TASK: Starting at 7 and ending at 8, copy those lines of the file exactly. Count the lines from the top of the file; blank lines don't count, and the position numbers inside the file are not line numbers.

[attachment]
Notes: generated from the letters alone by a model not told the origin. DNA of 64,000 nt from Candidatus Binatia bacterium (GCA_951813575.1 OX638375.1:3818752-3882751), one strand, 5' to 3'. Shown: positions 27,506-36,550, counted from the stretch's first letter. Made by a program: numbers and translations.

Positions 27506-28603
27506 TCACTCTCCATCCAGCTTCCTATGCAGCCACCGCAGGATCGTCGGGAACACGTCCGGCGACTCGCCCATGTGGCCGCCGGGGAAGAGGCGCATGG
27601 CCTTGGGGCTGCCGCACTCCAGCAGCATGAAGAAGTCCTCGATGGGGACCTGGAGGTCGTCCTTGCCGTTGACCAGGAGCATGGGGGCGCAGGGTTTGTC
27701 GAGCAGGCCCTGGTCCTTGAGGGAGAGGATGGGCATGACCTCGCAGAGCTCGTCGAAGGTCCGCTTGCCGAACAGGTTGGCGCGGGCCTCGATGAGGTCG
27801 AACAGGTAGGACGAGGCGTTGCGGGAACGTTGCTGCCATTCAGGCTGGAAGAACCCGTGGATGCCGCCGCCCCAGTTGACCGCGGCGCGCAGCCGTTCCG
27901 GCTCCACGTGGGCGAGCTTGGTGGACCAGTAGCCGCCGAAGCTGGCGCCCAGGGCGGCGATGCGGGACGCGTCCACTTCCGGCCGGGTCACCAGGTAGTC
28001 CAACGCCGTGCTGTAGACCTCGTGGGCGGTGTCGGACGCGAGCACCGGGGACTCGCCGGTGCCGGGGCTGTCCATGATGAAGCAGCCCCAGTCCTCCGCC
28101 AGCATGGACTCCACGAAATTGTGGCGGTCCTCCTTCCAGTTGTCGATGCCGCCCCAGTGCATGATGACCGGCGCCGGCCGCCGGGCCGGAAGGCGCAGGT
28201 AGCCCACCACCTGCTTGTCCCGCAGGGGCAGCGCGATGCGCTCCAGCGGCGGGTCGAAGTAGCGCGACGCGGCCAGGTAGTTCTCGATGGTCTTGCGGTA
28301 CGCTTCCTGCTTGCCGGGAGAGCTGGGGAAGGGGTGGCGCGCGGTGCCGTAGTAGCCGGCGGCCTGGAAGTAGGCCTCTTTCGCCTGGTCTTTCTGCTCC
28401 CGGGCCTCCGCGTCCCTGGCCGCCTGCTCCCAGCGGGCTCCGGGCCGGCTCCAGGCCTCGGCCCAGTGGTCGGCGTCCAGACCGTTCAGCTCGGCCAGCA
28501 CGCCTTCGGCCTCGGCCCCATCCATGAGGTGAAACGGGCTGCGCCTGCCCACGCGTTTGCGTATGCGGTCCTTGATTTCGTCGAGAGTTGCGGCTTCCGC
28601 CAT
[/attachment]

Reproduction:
27901 GCTCCACGTGGGCGAGCTTGGTGGACCAGTAGCCGCCGAAGCTGGCGCCCAGGGCGGCGATGCGGGACGCGTCCACTTCCGGCCGGGTCACCAGGTAGTC
28001 CAACGCCGTGCTGTAGACCTCGTGGGCGGTGTCGGACGCGAGCACCGGGGACTCGCCGGTGCCGGGGCTGTCCATGATGAAGCAGCCCCAGTCCTCCGCC